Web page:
Florian Ragwitz > MooseX-Declare-0.20 > MooseX::Declare

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Module Version: 0.20   Source   Latest Release: MooseX-Declare-0.39

NAME ^

MooseX::Declare - Declarative syntax for Moose

SYNOPSIS ^

    use MooseX::Declare;

    class BankAccount {
        has 'balance' => ( isa => 'Num', is => 'rw', default => 0 );

        method deposit (Num $amount) {
            $self->balance( $self->balance + $amount );
        }

        method withdraw (Num $amount) {
            my $current_balance = $self->balance();
            ( $current_balance >= $amount )
                || confess "Account overdrawn";
            $self->balance( $current_balance - $amount );
        }
    }

    class CheckingAccount extends BankAccount {
        has 'overdraft_account' => ( isa => 'BankAccount', is => 'rw' );

        before withdraw (Num $amount) {
            my $overdraft_amount = $amount - $self->balance();
            if ( $self->overdraft_account && $overdraft_amount > 0 ) {
                $self->overdraft_account->withdraw($overdraft_amount);
                $self->deposit($overdraft_amount);
            }
        }
    }

DESCRIPTION ^

This module provides syntactic sugar for Moose, the postmodern object system for Perl 5. When used, it sets up the class and role keywords.

KEYWORDS ^

class

    class Foo { ... }

    my $anon_class = class { ... };

Declares a new class. The class can be either named or anonymous, depending on whether or not a classname is given. Within the class definition Moose and MooseX::Method::Signatures are set up automatically in addition to the other keywords described in this document. At the end of the definition the class will be made immutable. namespace::clean is injected to clean up Moose for you.

Because of the way the options are parsed, you cannot have a class named "is", "with" or "extends".

It's possible to specify options for classes:

extends
    class Foo extends Bar { ... }

Sets a superclass for the class being declared.

with
    class Foo with Role { ... }

Applies a role to the class being declared.

is mutable
    class Foo is mutable { ... }

Causes the class not to be made immutable after its definition.

Options can also be provided for anonymous classes using the same syntax:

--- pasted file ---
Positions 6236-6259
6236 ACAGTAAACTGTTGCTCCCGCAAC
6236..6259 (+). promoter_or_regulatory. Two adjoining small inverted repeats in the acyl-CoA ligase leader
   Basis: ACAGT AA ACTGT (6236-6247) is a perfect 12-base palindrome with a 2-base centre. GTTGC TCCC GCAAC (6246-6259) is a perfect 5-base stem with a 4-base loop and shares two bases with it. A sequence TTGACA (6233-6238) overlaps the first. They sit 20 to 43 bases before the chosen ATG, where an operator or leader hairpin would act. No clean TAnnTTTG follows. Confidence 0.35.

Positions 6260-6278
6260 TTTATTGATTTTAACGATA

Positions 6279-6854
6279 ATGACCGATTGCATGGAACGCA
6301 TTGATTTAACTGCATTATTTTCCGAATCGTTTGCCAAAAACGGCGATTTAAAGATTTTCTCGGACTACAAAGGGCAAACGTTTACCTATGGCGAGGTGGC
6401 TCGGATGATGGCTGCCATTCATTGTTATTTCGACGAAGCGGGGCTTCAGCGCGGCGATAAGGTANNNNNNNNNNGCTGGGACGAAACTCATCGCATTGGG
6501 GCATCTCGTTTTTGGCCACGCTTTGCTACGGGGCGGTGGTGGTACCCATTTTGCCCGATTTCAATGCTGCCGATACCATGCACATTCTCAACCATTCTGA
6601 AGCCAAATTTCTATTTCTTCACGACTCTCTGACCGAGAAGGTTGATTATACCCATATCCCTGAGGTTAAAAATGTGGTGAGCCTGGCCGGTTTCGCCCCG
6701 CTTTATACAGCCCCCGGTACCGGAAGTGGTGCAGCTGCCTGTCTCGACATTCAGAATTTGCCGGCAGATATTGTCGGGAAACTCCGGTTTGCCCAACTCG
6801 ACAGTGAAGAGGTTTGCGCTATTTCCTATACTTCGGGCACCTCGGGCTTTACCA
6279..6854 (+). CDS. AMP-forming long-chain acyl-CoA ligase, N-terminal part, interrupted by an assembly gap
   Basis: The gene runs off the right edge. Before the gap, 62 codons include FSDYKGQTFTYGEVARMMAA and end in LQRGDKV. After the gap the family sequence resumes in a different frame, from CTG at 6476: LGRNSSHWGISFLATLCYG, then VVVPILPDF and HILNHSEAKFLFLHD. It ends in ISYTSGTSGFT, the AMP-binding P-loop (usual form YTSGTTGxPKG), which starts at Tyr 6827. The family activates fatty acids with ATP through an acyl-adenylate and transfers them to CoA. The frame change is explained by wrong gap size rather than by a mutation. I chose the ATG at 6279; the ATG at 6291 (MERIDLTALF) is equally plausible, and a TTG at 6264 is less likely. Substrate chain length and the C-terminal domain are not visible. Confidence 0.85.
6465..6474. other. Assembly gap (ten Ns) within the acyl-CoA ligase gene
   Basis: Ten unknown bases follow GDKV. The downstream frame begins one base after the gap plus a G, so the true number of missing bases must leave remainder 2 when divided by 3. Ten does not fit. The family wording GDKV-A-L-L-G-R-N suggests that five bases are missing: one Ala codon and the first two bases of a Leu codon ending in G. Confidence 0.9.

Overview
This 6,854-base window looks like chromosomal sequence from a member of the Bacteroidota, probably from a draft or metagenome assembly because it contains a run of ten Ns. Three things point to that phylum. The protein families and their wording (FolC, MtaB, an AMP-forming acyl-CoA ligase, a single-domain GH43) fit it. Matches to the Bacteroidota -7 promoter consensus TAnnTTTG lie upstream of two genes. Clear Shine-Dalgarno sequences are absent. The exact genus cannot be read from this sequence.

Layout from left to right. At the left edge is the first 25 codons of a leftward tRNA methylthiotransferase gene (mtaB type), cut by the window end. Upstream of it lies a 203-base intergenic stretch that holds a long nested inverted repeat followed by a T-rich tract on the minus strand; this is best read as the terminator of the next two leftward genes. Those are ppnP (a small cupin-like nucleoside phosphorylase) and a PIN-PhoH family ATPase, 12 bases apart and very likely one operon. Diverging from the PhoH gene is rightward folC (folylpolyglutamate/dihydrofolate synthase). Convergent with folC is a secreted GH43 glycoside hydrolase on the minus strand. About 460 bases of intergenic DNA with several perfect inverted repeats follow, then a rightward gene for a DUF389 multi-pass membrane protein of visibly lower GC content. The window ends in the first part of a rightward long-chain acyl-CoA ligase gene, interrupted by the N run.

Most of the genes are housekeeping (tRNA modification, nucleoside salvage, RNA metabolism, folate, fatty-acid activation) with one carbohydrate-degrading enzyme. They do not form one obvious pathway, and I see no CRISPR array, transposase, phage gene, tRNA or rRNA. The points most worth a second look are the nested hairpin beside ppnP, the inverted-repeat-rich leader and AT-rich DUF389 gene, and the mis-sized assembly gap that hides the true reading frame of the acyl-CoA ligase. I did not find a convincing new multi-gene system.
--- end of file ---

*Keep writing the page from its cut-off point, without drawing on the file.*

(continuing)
my $meta_class = class with Role;

role

    role Foo { ... }

    my $anon_role = role { ... };

Declares a new role. The role can be either named or anonymous, depending on whether or not a name is given. Within the role definition Moose::Role and MooseX::Method::Signatures are set up automatically in addition to the other keywords described in this document. Again, namespace::clean is injected to clean up Moose::Role and for you.

It's possible to specify options for roles:

with
    role Foo with Bar { ... }

Applies a role to the role being declared.

before / after / around / override / augment

    before   foo ($x, $y, $z) { ... }
    after    bar ($x, $y, $z) { ... }
    around   baz ($x, $y, $z) { ... }
    override moo ($x, $y, $z) { ... }
    augment  kuh ($x, $y, $z) { ... }

Add a method modifier. Those work like documented in Moose, except for the slightly nicer syntax and the method signatures, which work like documented in MooseX::Method::Signatures.

For the around modifier an additional argument called $orig is automatically set up as the invocant for the method.

clean

When creating a class with MooseX::Declare like:

    use MooseX::Declare;
    class Foo { ... }

What actually happens is something like this:

    {
        package Foo;
        use Moose;
        use namespace::clean -except => 'meta';
        ...
        __PACKAGE__->meta->mate_immutable();
        1;
    }

So if you declare imports outside the class, the symbols get imported into the main:: namespace, not the class' namespace. The symbols then cannot be called from within the class:

    use MooseX::Declare;
    use Data::Dump qw/dump/;
    class Foo {
        method dump($value) { return dump($value) } # Data::Dump::dump IS NOT in Foo::
        method pp($value)   { $self->dump($value) } # an alias for our dump method
    }

Furthermore, any imports will not be cleaned up by namespace::clean after compilation since the class knows nothing about them! The temptation to do this may stem from wanting to keep all your import declarations in the same place.

The solution is two-fold. First, only import MooseX::Declare outside the class definition (because you have to). Make all other imports inside the class definition and clean up with the clean keyword:

    use MooseX::Declare;
    class Foo {
        use Data::Dump qw/dump/;
        clean;
        method dump($value) { return dump($value) } # Data::Dump::dump IS in Foo::
        method pp($value)   { $self->dump($value) } # an alias for our dump method
    }

    Foo->new->dump($some_value);
    Foo->new->pp($some_value);

NOTE that the import Data::Dump::dump() and the method Foo::dump(), although having the same name, do not conflict with each other.

SEE ALSO ^

Moose

Moose::Role

MooseX::Method::Signatures

namespace::clean

vim syntax: http://www.vim.org/scripts/script.php?script_id=2526

AUTHOR ^

Florian Ragwitz <rafl@debian.org>

With contributions from:

Ash Berlin <ash@cpan.org>
Hans Dieter Pearcey <hdp@cpan.org>
Matt Kraai <kraai@ftbfs.org>
Nelo Onyiah <nelo.onyiah@gmail.com>
Piers Cawley <pdcawley@bofh.org.uk>
Tomas Doran <bobtfish@bobtfish.net>
Yanick Champoux <yanick@babyl.dyndns.org>

COPYRIGHT AND LICENSE ^

Copyright (c) 2008, 2009 Florian Ragwitz

Licensed under the same terms as perl itself.

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